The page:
Whether it’s sipping tea to shed unwanted pounds in South Africa or sprinkling spices on curries to blast fat in Malaysia—let’s take a look at 7 much-utilized weight loss tips shared by folks from around the world.
Bike Don’t Drive in the Netherlands
If you ask the average Dutch man or woman how they commune to work in almost any city or town in the Netherlands—they’ll tell you that they don’t drive, they cycle. Biking is also the preferred way to do errands and get to social engagements close to home, which explains why the Netherlands is made up of more bicycles (18 million) than residents (16.5-million), according to the Netherlands Board of Tourism and Conventions (NBTC).
The political and current affairs magazine, Times of India, also claims the typically Dutch resident cycles an average of 541-miles annually—which goes to show you why the Netherlands is full of fit and active individuals. The country even encourages cycling by synching traffic lights in Amsterdam to cycling speed.
The Polish Prefer to Dine at Home
According to a 2013 Forbes study, the average American spends roughly $936 annually eating lunches (yes, that’s just lunches) at restaurants each year. The data, taken directly from the Visa bills of 1,003 U.S. adults, reported that the average American lunch costs between $14 and $21 dollars per pop.
If you ask a typical Polish business man or woman, they’d tell you that eating out regularly is not only a drastic waste of money, but also vastly unhealthy, and linked to weight gain. That explains why the average Polish adult only spends about 5-percent of their yearly budgets on dining out.
South Africans Sip Rooibos to Stay Slim
Data from the International & American Associations of Clinical Nutritionists clearly links tea-brewing and sipping cultures to decreased rates of obesity. The reason being that often times when we feel hunger pangs—we’re actually dehydrated.
Catechins, a type of flavonoid found in certain types of tea—particularly rooibos and green brews—have long been linked to weight loss and reduced risk of cancer. Plus, if you choose, like the South Africans, to sip this naturally sweet brew, you likely won’t have to add sugar or sweetener.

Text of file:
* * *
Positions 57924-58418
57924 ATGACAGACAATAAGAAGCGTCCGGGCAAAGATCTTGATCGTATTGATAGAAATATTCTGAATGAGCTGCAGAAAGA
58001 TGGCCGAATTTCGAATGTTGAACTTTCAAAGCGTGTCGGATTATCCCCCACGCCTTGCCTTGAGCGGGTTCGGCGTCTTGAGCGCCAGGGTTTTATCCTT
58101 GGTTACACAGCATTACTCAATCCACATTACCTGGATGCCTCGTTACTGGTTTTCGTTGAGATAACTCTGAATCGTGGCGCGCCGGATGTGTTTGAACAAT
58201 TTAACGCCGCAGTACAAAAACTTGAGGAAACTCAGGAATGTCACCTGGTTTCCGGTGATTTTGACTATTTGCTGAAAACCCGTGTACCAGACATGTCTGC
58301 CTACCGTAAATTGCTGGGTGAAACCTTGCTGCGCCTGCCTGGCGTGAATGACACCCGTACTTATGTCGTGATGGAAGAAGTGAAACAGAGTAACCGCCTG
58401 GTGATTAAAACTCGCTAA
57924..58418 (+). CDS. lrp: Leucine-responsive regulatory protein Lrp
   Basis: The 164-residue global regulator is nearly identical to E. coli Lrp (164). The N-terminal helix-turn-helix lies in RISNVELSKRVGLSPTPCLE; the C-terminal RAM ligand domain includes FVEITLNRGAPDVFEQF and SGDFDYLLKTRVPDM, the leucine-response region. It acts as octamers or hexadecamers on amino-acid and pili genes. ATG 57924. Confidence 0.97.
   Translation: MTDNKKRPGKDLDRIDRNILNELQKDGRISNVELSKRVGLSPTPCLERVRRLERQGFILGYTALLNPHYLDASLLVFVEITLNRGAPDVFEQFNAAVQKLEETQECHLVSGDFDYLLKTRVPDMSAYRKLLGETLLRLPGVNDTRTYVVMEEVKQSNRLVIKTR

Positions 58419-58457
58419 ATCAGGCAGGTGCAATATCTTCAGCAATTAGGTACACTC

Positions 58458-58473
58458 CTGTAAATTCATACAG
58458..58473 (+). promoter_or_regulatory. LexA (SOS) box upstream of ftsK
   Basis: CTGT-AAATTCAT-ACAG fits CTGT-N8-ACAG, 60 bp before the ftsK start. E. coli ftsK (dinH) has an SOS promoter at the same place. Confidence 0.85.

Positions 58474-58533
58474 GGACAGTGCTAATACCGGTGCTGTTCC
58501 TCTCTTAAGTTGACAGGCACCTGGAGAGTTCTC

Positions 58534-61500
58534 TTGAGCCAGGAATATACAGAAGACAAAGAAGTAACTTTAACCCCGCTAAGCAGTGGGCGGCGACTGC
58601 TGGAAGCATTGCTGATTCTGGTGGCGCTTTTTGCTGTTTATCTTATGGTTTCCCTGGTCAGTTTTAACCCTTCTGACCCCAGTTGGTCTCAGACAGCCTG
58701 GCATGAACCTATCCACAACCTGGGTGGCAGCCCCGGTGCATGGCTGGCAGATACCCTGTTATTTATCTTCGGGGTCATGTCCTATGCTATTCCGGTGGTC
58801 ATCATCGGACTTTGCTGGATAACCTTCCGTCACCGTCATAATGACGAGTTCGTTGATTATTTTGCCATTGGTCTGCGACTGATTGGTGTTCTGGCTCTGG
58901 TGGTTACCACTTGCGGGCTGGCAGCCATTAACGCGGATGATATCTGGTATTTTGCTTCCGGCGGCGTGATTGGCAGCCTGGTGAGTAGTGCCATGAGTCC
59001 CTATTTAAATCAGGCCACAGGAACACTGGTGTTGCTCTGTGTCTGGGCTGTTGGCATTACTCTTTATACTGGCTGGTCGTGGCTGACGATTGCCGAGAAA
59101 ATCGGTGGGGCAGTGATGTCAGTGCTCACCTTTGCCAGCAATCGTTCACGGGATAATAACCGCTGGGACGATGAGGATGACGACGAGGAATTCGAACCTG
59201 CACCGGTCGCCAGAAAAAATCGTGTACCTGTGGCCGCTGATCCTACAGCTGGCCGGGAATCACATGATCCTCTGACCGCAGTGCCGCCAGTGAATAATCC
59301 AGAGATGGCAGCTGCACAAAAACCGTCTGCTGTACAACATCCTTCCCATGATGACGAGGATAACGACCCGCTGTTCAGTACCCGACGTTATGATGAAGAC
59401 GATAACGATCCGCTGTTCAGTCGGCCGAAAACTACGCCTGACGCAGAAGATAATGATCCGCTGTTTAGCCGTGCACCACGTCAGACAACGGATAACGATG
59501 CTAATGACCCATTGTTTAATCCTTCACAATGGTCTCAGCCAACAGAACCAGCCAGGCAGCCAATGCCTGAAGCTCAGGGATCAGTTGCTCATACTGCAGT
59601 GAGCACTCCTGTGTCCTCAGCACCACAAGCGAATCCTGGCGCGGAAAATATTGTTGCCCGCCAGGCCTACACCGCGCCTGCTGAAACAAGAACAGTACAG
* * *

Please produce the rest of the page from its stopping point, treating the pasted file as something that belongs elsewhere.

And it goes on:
Breakfast to Start the Day in Germany
Dr. Arya Sharma, the Scientific Director of the Canadian Obesity Network, says she could make a big dent in North American obesity epidemic, if she could get everyone to start eating breakfast! Dr. Sharma points out that missing breakfast prompts binge eating of high-calorie and high-fat foods later in the day because it triggers the brain’s reward center, which causes us to indulge.
Apparently this is why the people of Germany stay so fit—a reported 75-percent of the country’s population makes time for breakfast each morning, every day. That’s a lot when you consider the Health.com study that claims only 44-percent of Americans eat breakfast.
Add a Dash of Spice in Thailand
If you enjoy Thai food, you likely love the rewarding burn of red chilies in your Tom Yum soup. According to research from the American Society for Nutrition, hot peppers contain capsaicin, which are linked to boosting metabolism and reducing the speed of eating.
A supporting study from the University of California, Los Angeles, tested dihydrocapsiate or DCT, a compound related to capsaicin in hot peppers, on weight loss attempts, and found that DCT was able to increase body temperature for more efficient calorie-burning and fat-burning.
Malaysians Fight Fat with Turmeric
Turmeric is a pungent spice (related to the ginger family) that lends a bright yellow hue to curries. With origins in Malaysia, the country’s inhabitants have long-utilized turmeric as a powerful fat blaster.
The spice contains a fat-fighting substance known as curcumin, which helps to destroy new fat-tissue as it grows. A research study from Tufts University, in Massachusetts, served a high-fat diet to mice and found when small amounts of curcumin were added to food, mice gained significantly less weight compared to mice fed food containing no curcumin.
Brazilians Ward Off Weight with Rice and Beans
It’s true that many Brazilians spend time dancing and strutting their bodacious bods on the beach and at Carnival. However, the secret behind their gorgeous physiques can be traced back to the kitchen—where the typical side dish with every meal is rice and beans.
In fact, research featured in the journal of Obesity Research, linked diets rich in rice and beans with a 14-percent decrease in rates of obesity. The research study suggests this is due to the dishes high fiber, low fat, blood-stabilizing health benefits.